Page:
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The Urge to Emerge by Matthew Murray

  • MatthewFace.jpgThe ongoing assault on the English language continued last week, and was documented in—of all places—the Theater section of The New York Times. There, in Patricia Cohen's article "Trust Tussles Over Playwright Award Eligibility," we learned that the people who award the Steinberg Playwright Award are incapable of understanding the definitions of even the simplest words.

    The first paragraph alone reveals a mind-boggling game of linguistic Twister:

    After awarding Tony Kushner a record-breaking $200,000 for distinguished playwriting last fall, the Steinberg Trust suddenly realized there was a problem with its plan to present its other newly created award to two emerging playwrights this year. "What we immediately discovered was that we all described 'emerging' differently," said Oskar Eustis, artistic director of the Public Theater in New York and a member of the selection committee. Some of his colleagues thought the prize, created by the Harold and Mimi Steinberg Charitable Trust, was geared toward writers just a year out of school, while others considered "emerging" to refer to a playwright in midcareer.

    While we pause to consider any possible way in which someone in the middle of his or her career could possibly be emerging, let's see how dictionary.com defines "emerging":

    1. to come forth into view or notice, as from concealment or obscurity: a ghost emerging from the grave; a ship emerging from the fog.
    2. to rise or come forth from or as if from water or other liquid.
    3. to come up or arise, as a question or difficulty.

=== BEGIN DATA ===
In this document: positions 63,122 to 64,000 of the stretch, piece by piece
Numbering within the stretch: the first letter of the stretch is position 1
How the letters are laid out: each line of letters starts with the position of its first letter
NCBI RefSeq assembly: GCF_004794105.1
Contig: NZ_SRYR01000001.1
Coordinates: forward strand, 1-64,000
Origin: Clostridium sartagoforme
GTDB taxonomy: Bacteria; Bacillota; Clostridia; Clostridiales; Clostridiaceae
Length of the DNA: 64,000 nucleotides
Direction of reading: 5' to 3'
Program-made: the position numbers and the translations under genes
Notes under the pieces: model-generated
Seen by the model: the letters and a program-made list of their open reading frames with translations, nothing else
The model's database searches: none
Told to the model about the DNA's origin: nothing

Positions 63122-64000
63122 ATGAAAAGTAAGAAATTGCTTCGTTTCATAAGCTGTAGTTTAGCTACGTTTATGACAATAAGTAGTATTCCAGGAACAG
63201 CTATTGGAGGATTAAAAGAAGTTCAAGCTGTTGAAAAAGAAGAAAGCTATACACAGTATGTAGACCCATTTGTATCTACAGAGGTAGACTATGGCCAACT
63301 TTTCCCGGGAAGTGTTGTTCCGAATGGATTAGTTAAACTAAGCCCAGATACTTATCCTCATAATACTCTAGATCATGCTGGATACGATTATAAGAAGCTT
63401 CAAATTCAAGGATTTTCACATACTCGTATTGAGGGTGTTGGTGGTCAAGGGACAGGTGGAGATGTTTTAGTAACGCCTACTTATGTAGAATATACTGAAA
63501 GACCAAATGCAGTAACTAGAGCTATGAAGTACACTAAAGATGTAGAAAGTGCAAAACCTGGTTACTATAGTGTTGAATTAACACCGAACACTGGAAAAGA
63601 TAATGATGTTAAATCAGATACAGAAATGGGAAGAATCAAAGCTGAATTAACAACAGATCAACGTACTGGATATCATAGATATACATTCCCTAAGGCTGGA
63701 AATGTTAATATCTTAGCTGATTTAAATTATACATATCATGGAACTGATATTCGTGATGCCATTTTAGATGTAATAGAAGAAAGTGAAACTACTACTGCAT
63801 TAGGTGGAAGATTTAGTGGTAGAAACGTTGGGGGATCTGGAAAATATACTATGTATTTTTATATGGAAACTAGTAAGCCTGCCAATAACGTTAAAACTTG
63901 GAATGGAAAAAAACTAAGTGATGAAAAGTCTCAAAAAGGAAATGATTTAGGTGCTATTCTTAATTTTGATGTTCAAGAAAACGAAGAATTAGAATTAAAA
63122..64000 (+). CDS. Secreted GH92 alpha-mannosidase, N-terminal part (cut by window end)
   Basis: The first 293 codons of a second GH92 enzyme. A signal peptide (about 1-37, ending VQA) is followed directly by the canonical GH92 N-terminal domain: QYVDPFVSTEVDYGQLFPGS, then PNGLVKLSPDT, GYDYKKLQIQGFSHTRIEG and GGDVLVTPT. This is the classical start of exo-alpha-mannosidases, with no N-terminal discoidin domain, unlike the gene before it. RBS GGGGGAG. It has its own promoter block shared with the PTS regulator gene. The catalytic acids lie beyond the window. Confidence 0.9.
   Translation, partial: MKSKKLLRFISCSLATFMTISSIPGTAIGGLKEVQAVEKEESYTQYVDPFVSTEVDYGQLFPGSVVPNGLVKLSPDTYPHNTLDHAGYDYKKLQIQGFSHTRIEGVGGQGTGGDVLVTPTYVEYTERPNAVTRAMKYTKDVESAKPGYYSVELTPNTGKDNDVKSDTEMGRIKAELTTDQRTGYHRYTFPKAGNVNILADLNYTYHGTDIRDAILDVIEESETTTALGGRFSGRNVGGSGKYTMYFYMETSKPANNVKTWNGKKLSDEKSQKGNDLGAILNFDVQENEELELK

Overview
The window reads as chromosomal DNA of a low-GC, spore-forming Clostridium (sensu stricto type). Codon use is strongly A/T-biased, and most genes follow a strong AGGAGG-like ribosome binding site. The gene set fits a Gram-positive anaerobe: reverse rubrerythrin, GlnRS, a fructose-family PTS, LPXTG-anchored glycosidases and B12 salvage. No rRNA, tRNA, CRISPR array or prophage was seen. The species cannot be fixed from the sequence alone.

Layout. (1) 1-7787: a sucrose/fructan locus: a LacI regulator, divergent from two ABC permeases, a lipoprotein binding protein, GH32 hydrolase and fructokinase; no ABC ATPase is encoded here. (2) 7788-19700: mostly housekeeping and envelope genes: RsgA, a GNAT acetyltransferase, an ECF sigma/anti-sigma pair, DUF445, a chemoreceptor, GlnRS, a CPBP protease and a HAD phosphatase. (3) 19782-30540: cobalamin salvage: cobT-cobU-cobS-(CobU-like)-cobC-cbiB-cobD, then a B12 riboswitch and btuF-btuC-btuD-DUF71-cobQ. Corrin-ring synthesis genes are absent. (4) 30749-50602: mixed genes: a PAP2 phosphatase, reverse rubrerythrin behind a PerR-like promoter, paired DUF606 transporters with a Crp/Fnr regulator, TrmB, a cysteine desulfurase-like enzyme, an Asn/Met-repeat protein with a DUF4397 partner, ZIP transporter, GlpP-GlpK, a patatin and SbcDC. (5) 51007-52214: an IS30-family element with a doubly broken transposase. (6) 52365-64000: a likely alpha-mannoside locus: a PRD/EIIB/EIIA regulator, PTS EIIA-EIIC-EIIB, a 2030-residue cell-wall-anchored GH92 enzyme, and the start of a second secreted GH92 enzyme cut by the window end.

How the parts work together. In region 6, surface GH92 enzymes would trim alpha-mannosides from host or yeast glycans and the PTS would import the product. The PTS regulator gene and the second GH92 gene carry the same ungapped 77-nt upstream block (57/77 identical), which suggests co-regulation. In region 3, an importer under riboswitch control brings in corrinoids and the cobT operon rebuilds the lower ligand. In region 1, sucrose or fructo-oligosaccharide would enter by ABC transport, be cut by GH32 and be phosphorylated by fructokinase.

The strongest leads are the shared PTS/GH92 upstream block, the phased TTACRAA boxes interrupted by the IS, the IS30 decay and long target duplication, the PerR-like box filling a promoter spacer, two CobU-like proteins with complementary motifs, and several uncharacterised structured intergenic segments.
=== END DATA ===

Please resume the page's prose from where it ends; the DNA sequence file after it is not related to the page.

4. to come into existence; develop.
    5. to rise, as from an inferior or unfortunate state or condition.

    How odd—Dictionary.com seems to believe that "emerging" means, well, "emerging." Of course, it isn't giving out a major playwriting award, is it? Clearly, the people who are, some of whom define "emerging" as "not emerging," have other ideas. Let's return to the next paragraph of the Times article to see how they plan to distribute the money:

    So when the panel members could not tailor their views to fit the award, they appealed to the trustees to alter the award to fit their views. The result was that three playwrights—Bruce Norris, Tarell Alvin McCraney and David Adjmi—instead of two were named on Thursday as the first recipients of the Steinberg Playwright Award.... Mr. Norris, who is "between emerging and midcareer," will receive $50,000 while Mr. McCraney and Mr. Adjmi will receive $25,000 each as "emerging, early-career playwrights."

    So the Steinberg trust is giving its award for emerging playwrights to one it admits is not emerging, and two it believes are. But it's giving twice as much money to the playwright it describes as being "between emerging and midcareer."

    How exactly did all this come about? Again, we turn to the Times:

    The restructuring of the award followed a heated discussion among the seven members of the advisory committee. "It was an impassioned and complicated debate," Mr. Eustis said. "The committee has some very strong-minded people on it."

    One of them is Martha Lavey, artistic director of Steppenwolf Theater in Chicago. "I'll have to own up to it," she said. "I kind of deliberately picked people" who were very accomplished in order to "challenge the category." Given the award's extraordinary level of compensation, Ms. Lavey said, she wanted to pick "playwrights who have been at it for a while but whose dedication to the field is challenged by the lack of monetary compensation."